What do analysts do? Discussion of “Information interpretation or information discovery: which role of analysts do investors value more?”

What do analysts do? Discussion of “Information interpretation or information discovery: which... Three decades of accounting and finance research has extensively studied the outputs from financial analysts. However, there is sparse systematic evidence on what analysts do to generate their outputs in the form of forecasts, recommendations, and research reports. Livnat and Zhang (Rev Account Stud, 2012) provide interesting new evidence regarding the relative amount of value added that analysts produce by examining investors’ reaction to analysts’ forecast revisions issued promptly after firms’ public disclosures compared with those issued at other times. Their analysis shows that prompt revisions are associated with larger returns, which the authors interpret as evidence that analysts’ ability to interpret public disclosures is more valuable to investors. Three issues bear consideration in the interpretation of these findings. http://www.deepdyve.com/assets/images/DeepDyve-Logo-lg.png Review of Accounting Studies Springer Journals

What do analysts do? Discussion of “Information interpretation or information discovery: which role of analysts do investors value more?”

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Publisher
Springer US
Copyright
Copyright © 2012 by Springer Science+Business Media, LLC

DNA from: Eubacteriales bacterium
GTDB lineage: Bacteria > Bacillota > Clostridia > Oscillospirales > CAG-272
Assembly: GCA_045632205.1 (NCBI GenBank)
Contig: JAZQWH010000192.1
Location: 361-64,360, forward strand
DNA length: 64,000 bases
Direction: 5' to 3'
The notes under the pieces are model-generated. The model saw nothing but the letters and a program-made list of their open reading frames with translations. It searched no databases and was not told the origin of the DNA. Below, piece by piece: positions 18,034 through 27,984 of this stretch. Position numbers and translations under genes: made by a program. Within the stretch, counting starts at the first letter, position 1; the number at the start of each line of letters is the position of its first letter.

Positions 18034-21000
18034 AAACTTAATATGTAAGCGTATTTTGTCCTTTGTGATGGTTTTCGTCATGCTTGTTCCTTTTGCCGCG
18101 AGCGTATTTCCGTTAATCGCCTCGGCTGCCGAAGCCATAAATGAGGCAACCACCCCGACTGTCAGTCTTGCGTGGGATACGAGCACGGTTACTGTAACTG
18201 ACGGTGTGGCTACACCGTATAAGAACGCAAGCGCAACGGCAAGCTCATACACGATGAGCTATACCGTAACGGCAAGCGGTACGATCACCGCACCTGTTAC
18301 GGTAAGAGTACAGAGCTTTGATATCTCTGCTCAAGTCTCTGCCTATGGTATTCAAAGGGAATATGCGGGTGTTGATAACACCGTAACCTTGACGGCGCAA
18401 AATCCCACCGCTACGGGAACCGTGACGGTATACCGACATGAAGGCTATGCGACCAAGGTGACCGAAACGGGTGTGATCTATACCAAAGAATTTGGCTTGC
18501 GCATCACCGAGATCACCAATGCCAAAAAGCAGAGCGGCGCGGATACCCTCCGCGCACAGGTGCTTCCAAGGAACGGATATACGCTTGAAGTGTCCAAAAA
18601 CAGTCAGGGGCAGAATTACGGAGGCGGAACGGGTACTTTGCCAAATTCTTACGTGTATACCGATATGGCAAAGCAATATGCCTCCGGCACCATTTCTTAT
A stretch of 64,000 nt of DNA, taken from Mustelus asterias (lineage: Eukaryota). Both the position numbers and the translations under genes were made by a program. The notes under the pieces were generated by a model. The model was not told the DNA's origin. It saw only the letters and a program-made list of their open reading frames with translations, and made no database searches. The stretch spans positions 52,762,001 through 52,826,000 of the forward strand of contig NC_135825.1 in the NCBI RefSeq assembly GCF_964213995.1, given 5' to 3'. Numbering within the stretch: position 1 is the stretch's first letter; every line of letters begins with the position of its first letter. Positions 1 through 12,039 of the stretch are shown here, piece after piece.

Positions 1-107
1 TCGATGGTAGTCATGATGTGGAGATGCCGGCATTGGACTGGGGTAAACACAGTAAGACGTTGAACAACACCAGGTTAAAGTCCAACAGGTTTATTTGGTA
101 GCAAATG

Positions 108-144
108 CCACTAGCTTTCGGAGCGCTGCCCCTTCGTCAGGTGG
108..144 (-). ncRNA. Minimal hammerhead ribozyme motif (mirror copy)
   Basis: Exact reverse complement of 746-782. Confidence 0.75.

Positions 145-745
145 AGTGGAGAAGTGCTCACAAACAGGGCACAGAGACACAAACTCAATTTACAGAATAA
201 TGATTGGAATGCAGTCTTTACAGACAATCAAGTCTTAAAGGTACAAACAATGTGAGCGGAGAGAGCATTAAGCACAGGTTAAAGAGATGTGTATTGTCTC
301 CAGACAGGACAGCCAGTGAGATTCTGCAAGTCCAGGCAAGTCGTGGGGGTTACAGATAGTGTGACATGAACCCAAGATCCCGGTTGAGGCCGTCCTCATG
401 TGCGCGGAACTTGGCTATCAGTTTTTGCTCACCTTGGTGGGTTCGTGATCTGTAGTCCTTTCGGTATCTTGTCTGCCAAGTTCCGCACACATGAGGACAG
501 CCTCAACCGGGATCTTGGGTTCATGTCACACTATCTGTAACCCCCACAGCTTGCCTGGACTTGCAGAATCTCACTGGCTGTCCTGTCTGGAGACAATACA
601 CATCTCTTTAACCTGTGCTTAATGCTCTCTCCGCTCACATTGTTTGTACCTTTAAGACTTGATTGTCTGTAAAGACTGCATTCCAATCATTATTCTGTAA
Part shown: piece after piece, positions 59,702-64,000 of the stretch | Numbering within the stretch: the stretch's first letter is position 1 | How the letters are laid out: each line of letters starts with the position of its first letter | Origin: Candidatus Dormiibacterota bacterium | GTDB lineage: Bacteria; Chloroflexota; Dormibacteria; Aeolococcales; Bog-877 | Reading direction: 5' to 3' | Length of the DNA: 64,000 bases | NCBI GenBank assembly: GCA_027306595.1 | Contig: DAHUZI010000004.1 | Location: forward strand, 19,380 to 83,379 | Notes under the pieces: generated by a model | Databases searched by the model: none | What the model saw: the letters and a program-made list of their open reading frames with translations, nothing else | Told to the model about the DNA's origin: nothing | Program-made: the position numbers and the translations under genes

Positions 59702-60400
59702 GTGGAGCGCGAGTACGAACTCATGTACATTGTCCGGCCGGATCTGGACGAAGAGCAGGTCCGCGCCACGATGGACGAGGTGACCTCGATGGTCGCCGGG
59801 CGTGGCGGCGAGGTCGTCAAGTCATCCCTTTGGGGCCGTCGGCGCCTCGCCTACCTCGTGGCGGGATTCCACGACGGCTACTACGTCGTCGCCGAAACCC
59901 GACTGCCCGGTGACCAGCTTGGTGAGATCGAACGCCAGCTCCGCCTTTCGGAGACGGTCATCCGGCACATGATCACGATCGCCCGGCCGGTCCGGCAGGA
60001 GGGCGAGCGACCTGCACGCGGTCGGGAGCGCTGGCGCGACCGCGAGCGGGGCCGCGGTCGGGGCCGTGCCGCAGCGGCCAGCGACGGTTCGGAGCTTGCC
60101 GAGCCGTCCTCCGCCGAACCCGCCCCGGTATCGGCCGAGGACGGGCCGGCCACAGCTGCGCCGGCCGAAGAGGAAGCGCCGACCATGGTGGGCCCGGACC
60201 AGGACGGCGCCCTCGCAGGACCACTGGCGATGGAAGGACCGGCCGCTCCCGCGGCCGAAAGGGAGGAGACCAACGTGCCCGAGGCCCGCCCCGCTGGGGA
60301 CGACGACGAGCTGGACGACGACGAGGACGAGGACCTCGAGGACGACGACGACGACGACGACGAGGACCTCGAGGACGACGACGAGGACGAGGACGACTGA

Subject
Business and Management; Accounting/Auditing; Corporate Finance; Public Finance
ISSN
1380-6653
eISSN
1573-7136
D.O.I.
10.1007/s11142-012-9195-6
Publisher site
See Article on Publisher Site

Abstract

Three decades of accounting and finance research has extensively studied the outputs from financial analysts. However, there is sparse systematic evidence on what analysts do to generate their outputs in the form of forecasts, recommendations, and research reports. Livnat and Zhang (Rev Account Stud, 2012) provide interesting new evidence regarding the relative amount of value added that analysts produce by examining investors’ reaction to analysts’ forecast revisions issued promptly after firms’ public disclosures compared with those issued at other times. Their analysis shows that prompt revisions are associated with larger returns, which the authors interpret as evidence that analysts’ ability to interpret public disclosures is more valuable to investors. Three issues bear consideration in the interpretation of these findings.

Journal

Review of Accounting StudiesSpringer Journals

Published: Jun 21, 2012

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